On January 30th, 2006, I posted a blog titled "If It's January, It Must be a Literary Hoax."
That post was prompted by the numerous scandals rocking the publishing industry as multiple best-selling authors were revealed to have plagiarized or embellished their manuscripts.
Probably the best-known of the literary hoaxes was James Frey's A Million Little Pieces, described as a "memoir" by publisher Random House. Although the book was published in 2003, sales didn't really take off until Oprah gave it an enthusiastic endorsement on her show of October 26, 2005.
Thanks to the recommendation from Oprah, Frey's book moved to the top of the New York Times non-fiction best-seller list. According to The Smoking Gun, the "memoir" sold more than 3.5 million copies.
Then, in early January, 2006, The Smoking Gun revealed that "major sections of . . . A Million Little Pieces . . . were fabricated" (ABC News). After days and weeks of evasion, Frey finally acknowledged that the allegations were true.
According to the New York Times (NYT), "readers in several states, including New York, California and Illinois, filed lawsuits saying that Mr. Frey and the publisher had defrauded them by selling the book as a memoir rather than as a work of fiction."
Thursday's NYT had an article stating that Frey and Random House "have agreed in principle on a settlement" with those readers.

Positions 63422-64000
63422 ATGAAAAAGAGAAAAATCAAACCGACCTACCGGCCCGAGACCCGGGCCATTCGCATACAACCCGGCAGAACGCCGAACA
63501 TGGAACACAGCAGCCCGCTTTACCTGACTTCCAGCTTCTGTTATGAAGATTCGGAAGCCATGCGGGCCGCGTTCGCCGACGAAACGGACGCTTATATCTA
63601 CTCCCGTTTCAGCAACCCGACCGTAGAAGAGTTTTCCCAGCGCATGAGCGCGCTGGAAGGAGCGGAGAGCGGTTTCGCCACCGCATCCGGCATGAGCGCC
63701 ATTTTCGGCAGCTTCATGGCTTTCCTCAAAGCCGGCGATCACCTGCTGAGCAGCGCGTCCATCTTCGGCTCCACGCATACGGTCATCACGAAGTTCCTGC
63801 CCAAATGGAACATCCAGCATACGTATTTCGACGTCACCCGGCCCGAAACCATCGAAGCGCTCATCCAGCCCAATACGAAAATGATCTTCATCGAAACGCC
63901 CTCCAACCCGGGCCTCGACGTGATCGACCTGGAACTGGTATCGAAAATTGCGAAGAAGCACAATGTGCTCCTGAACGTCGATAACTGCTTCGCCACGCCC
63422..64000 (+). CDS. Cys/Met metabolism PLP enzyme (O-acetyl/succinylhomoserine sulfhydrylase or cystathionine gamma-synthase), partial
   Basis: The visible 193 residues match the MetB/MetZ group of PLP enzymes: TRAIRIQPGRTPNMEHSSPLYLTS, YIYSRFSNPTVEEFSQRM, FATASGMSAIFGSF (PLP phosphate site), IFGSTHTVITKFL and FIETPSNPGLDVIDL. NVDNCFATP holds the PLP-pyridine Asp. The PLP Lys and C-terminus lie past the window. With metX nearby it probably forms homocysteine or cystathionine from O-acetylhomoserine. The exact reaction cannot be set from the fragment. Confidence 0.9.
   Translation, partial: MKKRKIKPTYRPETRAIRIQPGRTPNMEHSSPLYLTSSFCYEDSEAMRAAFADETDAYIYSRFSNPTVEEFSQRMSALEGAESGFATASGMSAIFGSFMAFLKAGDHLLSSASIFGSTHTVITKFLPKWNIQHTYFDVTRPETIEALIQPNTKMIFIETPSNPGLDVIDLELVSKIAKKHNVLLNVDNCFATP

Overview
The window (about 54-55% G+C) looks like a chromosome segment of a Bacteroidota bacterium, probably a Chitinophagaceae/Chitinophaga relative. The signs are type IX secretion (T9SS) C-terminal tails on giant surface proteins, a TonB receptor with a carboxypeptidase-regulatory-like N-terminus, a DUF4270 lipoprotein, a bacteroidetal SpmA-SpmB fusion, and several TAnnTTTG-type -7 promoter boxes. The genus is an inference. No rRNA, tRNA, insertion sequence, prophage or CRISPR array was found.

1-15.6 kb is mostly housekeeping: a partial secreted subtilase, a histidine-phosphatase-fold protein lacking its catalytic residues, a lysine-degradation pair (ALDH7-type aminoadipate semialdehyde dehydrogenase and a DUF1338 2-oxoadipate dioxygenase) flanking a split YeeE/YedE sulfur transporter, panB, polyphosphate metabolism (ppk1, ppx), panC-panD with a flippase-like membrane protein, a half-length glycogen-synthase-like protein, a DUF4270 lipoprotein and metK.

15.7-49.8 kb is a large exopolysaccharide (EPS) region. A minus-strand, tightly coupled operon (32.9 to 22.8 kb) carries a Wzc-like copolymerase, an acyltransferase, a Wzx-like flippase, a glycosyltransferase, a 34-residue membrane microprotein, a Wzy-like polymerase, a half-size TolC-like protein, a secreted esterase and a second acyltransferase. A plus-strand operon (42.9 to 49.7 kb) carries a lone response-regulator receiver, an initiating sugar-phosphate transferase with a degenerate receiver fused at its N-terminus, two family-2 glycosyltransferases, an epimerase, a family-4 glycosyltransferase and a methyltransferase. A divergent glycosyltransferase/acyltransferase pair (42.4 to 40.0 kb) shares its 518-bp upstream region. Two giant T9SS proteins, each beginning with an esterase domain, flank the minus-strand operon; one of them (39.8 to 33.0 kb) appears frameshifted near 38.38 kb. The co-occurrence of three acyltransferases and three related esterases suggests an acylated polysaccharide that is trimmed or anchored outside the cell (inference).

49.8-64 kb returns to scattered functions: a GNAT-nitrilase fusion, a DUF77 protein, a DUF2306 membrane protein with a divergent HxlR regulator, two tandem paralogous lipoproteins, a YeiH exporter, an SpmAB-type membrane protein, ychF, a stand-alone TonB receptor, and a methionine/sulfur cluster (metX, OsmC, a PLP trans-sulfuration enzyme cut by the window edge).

Neither the author or publisher are admitting to wrongdoing, but both acknowledge that Mr. Frey altered facts for dramatic effect, changing the book from a memoir to a piece of fiction.
Three months ago a federal court judge in New York consolidated the various lawsuits into one. According to ABC News, "Ten of the 12 plaintiffs have accepted terms of the settlement, which call on Frey and Random House to pay out no more than a total of $2.35 million . . . That total covers the refund to consumers, lawyers' fees for both sides and an unspecified donation to charity."
CNN.com reported that David Drake, a spokesman for the Random House imprint Doubleday said, "I can confirm that we have an agreement in principle . . . However, it requires court approval and may take several weeks and even months."
Under the agreement, readers will be asked to provide proof of purchase for the hardcover or the paperback. They will also be asked to sign a statement that they purchased the book thinking it was a memoir. Hardcover claims will be paid $23.95 and paperback claims will be paid $14.95.
Whether this is the end of the Frey debacle remains to be seen. The Associated Press reported, "Frey has also acknowledged extensive falsifications in a second memoir, My Friend Leonard, published by Riverhead Books, an imprint of Penguin Group USA, which reportedly dropped him earlier this year."